History, Evolution, and The Darwin Debate

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Confusions of speciation

May 31st, 2008 · No Comments

What is a species?

If somebody asked me to write a short essay giving an overview of my favourite topic, the nature of species, I doubt that I could. I can write a long essay on it (in fact, several) but it would be excruciatingly hard to write a short one. For that, we need a real writer. Carl Zimmer is the guy. He has an essay on species in the current edition of Scientific American. And despite quoting some obscure Australian philosopher, it is a good summary of the issues. How he manages to get up on a topic like that amazes me. It took me a good five years. Read the rest of this post at my blog here.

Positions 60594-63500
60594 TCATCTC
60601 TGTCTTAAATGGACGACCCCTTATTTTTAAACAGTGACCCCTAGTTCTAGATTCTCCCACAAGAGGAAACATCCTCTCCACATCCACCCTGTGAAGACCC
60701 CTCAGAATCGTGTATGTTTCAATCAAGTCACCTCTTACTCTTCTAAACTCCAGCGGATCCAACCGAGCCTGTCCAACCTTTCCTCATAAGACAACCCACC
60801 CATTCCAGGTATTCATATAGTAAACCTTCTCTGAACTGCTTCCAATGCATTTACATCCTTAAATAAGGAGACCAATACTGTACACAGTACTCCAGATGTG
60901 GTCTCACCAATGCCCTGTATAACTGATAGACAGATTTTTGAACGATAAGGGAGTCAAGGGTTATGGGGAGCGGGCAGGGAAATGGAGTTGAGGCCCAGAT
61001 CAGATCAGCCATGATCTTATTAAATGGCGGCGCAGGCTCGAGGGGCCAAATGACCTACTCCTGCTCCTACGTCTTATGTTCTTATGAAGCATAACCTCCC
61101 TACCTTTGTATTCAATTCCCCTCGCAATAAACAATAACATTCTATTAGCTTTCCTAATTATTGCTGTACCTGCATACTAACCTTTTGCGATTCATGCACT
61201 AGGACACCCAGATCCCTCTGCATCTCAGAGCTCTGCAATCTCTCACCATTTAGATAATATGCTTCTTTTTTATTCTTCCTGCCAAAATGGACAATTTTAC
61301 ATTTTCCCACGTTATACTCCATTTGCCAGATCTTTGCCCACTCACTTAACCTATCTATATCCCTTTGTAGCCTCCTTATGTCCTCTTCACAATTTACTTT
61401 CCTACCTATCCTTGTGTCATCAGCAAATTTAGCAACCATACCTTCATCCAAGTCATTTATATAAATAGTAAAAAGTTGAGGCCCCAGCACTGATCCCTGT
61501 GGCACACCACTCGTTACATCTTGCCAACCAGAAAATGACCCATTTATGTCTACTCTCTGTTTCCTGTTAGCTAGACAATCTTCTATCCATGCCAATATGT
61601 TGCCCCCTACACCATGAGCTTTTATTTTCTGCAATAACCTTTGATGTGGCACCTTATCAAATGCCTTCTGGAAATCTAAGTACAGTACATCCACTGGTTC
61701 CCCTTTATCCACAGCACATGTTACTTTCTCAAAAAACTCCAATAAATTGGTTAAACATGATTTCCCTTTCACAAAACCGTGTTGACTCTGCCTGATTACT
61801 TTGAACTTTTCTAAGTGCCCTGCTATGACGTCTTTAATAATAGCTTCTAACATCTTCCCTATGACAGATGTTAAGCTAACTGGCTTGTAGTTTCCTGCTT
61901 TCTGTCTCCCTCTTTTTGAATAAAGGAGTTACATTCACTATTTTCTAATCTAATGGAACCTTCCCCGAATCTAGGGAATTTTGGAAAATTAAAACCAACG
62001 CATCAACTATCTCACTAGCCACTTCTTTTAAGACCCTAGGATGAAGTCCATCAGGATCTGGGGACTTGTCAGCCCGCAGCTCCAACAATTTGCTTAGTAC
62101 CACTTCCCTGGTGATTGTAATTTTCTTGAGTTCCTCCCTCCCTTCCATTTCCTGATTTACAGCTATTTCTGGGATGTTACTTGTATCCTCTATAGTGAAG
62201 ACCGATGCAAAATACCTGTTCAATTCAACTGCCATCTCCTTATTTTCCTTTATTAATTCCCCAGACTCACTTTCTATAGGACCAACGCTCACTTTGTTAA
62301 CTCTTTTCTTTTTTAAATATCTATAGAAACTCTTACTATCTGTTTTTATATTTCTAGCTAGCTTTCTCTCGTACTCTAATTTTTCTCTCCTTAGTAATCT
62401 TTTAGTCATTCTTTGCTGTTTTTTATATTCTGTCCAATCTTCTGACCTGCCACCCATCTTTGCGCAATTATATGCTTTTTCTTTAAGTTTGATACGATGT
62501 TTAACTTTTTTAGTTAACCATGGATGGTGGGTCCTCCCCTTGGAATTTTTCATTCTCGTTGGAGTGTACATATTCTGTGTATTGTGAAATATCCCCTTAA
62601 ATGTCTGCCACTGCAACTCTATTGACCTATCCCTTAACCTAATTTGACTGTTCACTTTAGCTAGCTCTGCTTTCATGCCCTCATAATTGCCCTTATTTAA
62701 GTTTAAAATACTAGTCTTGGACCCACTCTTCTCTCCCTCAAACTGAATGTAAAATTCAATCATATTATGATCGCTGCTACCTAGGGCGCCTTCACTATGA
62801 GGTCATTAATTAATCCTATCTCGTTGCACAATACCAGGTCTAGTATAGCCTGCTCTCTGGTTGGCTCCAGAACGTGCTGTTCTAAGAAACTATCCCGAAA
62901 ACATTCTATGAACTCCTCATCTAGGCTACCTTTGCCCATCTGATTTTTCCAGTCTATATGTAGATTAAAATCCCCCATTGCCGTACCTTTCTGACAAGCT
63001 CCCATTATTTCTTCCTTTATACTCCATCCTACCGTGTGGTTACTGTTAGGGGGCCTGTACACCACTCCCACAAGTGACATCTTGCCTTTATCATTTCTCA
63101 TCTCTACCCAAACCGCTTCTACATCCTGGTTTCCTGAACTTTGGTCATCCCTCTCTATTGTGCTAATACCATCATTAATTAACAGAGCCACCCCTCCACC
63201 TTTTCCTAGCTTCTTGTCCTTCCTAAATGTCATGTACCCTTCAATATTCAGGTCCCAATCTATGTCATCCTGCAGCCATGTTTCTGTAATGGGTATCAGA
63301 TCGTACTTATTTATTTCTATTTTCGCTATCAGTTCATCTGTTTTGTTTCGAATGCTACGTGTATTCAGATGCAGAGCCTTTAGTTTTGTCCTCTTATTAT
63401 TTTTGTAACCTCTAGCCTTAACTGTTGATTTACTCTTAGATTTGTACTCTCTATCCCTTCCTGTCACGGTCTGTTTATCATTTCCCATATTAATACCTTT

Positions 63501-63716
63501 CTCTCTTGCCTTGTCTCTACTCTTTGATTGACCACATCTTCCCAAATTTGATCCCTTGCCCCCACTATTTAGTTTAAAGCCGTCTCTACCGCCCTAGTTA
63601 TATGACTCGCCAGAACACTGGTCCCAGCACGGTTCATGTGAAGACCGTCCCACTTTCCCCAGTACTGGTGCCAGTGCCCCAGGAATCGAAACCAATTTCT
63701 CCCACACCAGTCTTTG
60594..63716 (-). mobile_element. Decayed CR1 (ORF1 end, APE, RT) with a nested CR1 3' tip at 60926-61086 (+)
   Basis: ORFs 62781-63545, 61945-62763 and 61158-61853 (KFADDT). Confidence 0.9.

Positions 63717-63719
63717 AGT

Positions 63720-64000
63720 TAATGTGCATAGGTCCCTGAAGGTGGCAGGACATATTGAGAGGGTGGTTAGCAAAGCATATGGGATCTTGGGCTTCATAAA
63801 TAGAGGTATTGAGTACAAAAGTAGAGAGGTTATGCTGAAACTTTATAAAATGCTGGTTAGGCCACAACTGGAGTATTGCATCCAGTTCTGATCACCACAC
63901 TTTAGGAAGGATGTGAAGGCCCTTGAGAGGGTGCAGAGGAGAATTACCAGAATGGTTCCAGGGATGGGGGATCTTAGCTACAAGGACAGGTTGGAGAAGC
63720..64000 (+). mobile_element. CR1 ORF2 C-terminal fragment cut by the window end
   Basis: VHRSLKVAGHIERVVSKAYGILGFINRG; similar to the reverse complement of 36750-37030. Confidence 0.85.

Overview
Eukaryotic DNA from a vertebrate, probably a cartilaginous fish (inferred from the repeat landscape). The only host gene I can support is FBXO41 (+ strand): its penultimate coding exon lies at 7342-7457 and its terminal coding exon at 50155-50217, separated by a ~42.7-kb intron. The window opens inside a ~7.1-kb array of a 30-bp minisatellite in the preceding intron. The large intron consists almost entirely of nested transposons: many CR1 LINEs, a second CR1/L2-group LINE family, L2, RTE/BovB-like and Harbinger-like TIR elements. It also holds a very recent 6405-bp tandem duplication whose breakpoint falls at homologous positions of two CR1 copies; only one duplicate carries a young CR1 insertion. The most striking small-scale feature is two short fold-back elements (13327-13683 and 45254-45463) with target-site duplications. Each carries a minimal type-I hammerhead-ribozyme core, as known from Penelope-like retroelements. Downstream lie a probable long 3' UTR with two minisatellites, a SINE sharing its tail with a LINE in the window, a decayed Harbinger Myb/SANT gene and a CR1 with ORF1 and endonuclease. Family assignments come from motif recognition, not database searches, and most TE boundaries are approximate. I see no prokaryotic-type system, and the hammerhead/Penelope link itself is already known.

I would be wary of passing judgment on such a complicated subject, but it is my impression that the standard for defining species is misleading: that is, the boundary is relatively fluid in many cases, while it is a thoroughly complex barrier in others. This leads to the application of the misleading generalizations based on natural selection, which might lead to pseudo-speciation in many instances, but not to full speciation in more complex cases.
It is certainly not the case that natural selection led to human speciation: something far more complex is involved, and the study of the eonic effect, and human history shows us a glimpse of what that something is.

Tags: Evolution

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